MOSCOW, February 27 (RIA Novosti) – The Russian government has finally decided to close down the Baikal Pulp Mill, a longtime target of environmental activists, Deputy Prime Minister Arkady Dvorkovich said on Wednesday.
“We have made a decision to close down the Baikal Pulp and Paper Mill gradually and transfer output…to other enterprises. This is a complex process, but it can be completed in several years,” Dvorkovich said.
The Baikal mill, opened in 1966, has long been a target for environmentalists, who claim it is doing untold damage to the world’s biggest and deepest freshwater lake. Baikal is a UNESCO World Heritage Site which holds 20 percent of the planet’s unfrozen fresh surface water.
The mill, the main employer for the nearby town of Baikalsk, was shut down in 2008 over environmental concerns. In 2010, then-Prime Minister Vladimir Putin authorized the plant, controlled by businessman Nikolai Makarov, to resume operations despite the fact that it was still causing pollution.
Last May, employees at the plant wrote to President Putin asking him to protect the mill from creditors, but bankruptcy procedures were launched at the mill in December 2012 following a court order.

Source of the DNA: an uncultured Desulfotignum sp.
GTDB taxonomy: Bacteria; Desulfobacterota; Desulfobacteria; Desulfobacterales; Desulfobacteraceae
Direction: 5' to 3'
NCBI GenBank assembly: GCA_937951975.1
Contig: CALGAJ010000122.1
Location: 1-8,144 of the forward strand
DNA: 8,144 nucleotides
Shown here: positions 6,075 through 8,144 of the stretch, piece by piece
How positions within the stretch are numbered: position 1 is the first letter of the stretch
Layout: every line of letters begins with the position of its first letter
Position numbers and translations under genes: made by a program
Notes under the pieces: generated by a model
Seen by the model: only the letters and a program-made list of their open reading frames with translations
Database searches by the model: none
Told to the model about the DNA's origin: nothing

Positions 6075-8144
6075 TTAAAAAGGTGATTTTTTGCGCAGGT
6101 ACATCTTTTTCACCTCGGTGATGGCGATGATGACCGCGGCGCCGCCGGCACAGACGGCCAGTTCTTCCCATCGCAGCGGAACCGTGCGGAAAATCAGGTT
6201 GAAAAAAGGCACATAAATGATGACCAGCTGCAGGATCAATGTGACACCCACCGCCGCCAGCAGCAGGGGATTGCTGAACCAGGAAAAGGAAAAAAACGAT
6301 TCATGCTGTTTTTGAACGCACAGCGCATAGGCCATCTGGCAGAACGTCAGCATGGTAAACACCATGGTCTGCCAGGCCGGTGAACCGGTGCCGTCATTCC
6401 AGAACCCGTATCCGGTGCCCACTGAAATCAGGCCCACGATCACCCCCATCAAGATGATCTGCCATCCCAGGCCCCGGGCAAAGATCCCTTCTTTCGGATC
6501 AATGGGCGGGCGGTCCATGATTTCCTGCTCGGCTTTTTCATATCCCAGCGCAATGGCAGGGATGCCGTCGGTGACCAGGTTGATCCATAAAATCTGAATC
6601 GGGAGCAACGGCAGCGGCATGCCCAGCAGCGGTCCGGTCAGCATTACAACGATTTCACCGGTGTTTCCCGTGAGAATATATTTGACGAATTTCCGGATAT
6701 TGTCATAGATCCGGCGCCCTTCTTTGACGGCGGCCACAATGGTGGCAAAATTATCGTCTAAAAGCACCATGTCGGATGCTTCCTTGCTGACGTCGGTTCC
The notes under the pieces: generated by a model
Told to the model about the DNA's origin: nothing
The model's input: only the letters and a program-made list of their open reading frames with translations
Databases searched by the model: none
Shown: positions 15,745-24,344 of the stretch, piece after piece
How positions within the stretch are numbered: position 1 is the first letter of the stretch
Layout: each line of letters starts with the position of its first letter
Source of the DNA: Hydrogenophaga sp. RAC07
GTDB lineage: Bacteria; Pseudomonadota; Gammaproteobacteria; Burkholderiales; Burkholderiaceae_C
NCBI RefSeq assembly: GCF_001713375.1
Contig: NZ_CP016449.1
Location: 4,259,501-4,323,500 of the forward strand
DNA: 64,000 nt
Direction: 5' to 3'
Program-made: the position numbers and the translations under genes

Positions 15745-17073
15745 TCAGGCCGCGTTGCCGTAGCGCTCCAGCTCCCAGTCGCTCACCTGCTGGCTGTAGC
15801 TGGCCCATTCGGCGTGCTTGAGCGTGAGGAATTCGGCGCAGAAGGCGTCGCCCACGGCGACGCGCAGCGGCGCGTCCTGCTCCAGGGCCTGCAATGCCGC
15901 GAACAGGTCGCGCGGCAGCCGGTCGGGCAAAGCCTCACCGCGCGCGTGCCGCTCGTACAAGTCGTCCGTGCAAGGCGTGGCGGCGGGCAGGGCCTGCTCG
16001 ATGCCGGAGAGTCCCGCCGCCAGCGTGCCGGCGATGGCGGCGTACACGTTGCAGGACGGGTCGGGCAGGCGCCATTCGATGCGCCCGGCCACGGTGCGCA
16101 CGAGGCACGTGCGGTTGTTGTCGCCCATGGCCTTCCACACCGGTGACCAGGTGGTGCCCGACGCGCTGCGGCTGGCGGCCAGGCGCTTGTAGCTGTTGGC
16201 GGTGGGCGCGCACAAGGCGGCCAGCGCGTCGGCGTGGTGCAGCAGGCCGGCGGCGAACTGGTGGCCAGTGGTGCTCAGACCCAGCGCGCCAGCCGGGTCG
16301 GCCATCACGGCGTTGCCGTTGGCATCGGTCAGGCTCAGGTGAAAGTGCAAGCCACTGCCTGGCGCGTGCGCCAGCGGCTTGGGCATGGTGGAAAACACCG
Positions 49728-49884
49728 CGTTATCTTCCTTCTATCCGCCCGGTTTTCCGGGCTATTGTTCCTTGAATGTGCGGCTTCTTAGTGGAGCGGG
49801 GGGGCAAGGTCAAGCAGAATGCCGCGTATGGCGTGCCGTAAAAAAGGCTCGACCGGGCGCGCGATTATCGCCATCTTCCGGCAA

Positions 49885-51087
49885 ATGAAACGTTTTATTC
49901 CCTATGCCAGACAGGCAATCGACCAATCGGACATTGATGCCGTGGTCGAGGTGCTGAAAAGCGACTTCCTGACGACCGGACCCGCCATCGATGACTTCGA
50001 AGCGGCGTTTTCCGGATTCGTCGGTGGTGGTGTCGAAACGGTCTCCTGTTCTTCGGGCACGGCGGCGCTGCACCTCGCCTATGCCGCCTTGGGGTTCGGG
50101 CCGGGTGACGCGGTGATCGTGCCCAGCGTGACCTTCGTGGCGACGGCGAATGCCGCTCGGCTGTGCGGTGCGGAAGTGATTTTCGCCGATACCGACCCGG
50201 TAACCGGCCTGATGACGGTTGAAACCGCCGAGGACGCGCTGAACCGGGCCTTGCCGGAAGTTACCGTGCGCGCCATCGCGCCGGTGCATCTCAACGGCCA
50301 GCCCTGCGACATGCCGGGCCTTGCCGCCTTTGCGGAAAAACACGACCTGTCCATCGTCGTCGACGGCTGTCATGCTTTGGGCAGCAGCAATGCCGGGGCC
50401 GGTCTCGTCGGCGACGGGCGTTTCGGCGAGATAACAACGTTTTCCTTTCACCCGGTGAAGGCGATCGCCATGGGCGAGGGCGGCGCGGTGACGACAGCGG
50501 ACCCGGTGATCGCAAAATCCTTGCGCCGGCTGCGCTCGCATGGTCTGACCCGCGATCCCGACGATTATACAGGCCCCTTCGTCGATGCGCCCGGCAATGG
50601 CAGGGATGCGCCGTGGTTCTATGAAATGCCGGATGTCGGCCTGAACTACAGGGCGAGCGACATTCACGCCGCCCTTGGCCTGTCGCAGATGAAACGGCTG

State-run national development bank Vnesheconombank (VEB), the mill’s largest creditor, is trying to sort out the plant’s major problems related to its large debts, waste disposal and reemployment for its 2,000 strong workforce.
VEB Engineering head Dmitry Sheibe said on February 19 further measures to liquidate the enterprise and deal with accumulated waste would be clarified within three months.
Stopping production will require at least two years, with liquidation of the mill’s accumulated waste taking around another from four to six years, he said, adding there was no technology in the world which would allow the production process at the mill to continue without doing environmental damage to Lake Baikal.
The Baikal pulp mill site has a huge recreational and tourism potential and proposals have already been made to use it for these purposes, he said
A public campaign to close or convert the Baikal mill became one of the symbols of Glasnost, the “openness” policy proclaimed by Soviet leader Mikhail Gorbachev in the late 1980’s.
The campaign involved the nation’s leading statesmen and literary figures and forced the Soviet government to promise a halt to pulp production by 1993.
The collapse of the Soviet Union in 1991 suspended implementation of that decision.